Big day out for organic arable a clear success
Around 240 farmers, exhibitors and industry experts gathered for the fifth annual National Organic Cereals at a Dorset farm.
The event, which is the biggest dedicated organic arable event in the UK farming calendar, has once again been hailed as a outright success by attendees on a day which even saw some of the best weather of the year so far.
National Organic Cereals 2012, organised by Organic Farmers & Growers, in conjunction with Abacus Organic, was held at Launceston Farm, near Blandford Forum, Dorset, on July 5, and was hosted by OF&G licensees, mother and son Sarah Worrall and Jimi Collis.
As well as a wide array of trade stands, delegates enjoyed a range of topical speakers, a farm walk with detailed explanation of the extensive crop trials planted for the event and an organic lunch (preceded by hot breakfast rolls and followed by Dorset cream teas).
The presentations and two panel question and answer sessions were skillfully chaired by BBC Radio 4 Farming Today presenter, Charlotte Smith, who was returning to the event for a second year having been a hit with delegates in 2011.
Following an introduction to the farm itself by Jimi Collis, presentations were made on topics including: planning organic agronomy in difficult times (such as a year which has seen both drought and deluge), by Stephen Briggs of Abacus Organic; a look at organic versus non-organic margins from Nic Lampkin, head of the Organic Research Centre, Elm Farm; the benefits of certified compost and digestate from anaerobic digestion (biofertiliser) on organic farms, from Martin Wood of Earthcare Technical Ltd; a view of the sector from a buyer and brand holder’s perspective, courtesy of Nick Barnard, from Rude Health; an examination of CAP reform issues on organic farming, again from Nic Lampkin, of ORC.
Almost two hours was given over to a farm walk to examine the trial plots planted specifically for the event, which included a varieties yield trial, courtesy of Pearce Seeds, and spring barley trials, courtesy of Robin Appel Ltd.
The main feature of the organic lunch was rare breed longhorn beef from OF&G licensee, Great Berwick Farm, in Shrewsbury, Shropshire.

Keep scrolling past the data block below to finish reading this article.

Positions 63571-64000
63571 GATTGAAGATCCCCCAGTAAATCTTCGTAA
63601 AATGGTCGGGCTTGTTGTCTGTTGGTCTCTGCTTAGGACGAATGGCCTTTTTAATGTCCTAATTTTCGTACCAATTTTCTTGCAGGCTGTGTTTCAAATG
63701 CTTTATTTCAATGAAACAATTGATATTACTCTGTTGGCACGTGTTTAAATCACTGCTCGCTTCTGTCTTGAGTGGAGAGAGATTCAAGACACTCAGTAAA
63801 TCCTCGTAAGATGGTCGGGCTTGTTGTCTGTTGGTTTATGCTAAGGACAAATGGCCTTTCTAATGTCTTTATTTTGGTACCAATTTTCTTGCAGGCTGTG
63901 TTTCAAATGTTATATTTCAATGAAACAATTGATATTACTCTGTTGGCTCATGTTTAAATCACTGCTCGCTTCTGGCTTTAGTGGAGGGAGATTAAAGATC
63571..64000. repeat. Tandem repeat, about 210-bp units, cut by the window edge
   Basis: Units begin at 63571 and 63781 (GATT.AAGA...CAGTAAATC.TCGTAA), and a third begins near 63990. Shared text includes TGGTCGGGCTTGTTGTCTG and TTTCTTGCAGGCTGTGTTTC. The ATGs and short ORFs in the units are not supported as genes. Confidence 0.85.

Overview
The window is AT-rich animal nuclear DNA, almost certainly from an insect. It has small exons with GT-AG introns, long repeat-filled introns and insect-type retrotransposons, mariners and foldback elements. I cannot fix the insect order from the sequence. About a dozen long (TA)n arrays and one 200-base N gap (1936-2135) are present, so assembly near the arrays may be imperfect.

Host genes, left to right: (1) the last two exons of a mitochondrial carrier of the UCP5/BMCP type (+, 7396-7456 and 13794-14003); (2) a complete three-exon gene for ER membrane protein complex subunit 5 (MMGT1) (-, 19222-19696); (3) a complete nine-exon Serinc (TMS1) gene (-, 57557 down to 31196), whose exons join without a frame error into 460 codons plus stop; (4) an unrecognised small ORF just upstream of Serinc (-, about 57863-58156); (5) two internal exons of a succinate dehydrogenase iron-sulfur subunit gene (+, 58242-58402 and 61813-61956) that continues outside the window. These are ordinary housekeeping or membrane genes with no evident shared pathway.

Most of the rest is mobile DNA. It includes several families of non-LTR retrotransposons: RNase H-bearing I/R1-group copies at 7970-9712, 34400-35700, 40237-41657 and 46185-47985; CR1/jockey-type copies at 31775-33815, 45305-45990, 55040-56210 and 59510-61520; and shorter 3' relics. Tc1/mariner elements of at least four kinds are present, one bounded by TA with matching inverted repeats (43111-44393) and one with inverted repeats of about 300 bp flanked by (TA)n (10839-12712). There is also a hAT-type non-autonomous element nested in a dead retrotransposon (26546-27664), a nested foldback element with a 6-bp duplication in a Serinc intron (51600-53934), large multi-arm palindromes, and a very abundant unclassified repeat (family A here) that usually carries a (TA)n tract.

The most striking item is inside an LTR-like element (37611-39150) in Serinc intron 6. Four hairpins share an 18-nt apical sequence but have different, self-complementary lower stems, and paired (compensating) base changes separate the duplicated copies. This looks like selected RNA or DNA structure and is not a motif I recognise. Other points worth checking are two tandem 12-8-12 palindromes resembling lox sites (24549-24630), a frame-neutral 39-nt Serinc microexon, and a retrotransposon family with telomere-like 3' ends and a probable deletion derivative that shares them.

OF&G Chief Executive, Richard Jacobs, said: “Once again this was a very practical and focused day out. We know that farmers don’t take time away from their businesses lightly, so it has to be of definite use to them to attend. But there’s nothing else like this in the calendar where arable producers, their suppliers and the experts they rely on can get together, talk solely about organic crop production and see trials in action on a working organic farm.
“As is now usual, the event was quite heavily over-subscribed and we have to limit the numbers to be able to plan for catering, but planning starts now for next year’s NOC and everything is open to discussion, including a possible expansion of the event.
“The feedback to me on the day was, without exception, extremely positive. I think the organic arable growers deserve a day like this and I very much hope it has a positive impact on the sector generally.”
A free moisture meter clinic was run by Organic Arable, which enabled delegates to have their meters professionally calibrated and certified.
Dozens of photographs of the day have been posted online for anyone to view and can be accessed at http://ofng.me/noc12pix.
Guests who attended the event can also request copies of the presentations. To do so please email Angela Norman with your request, specifying any particular presentations you would like to receive.back to top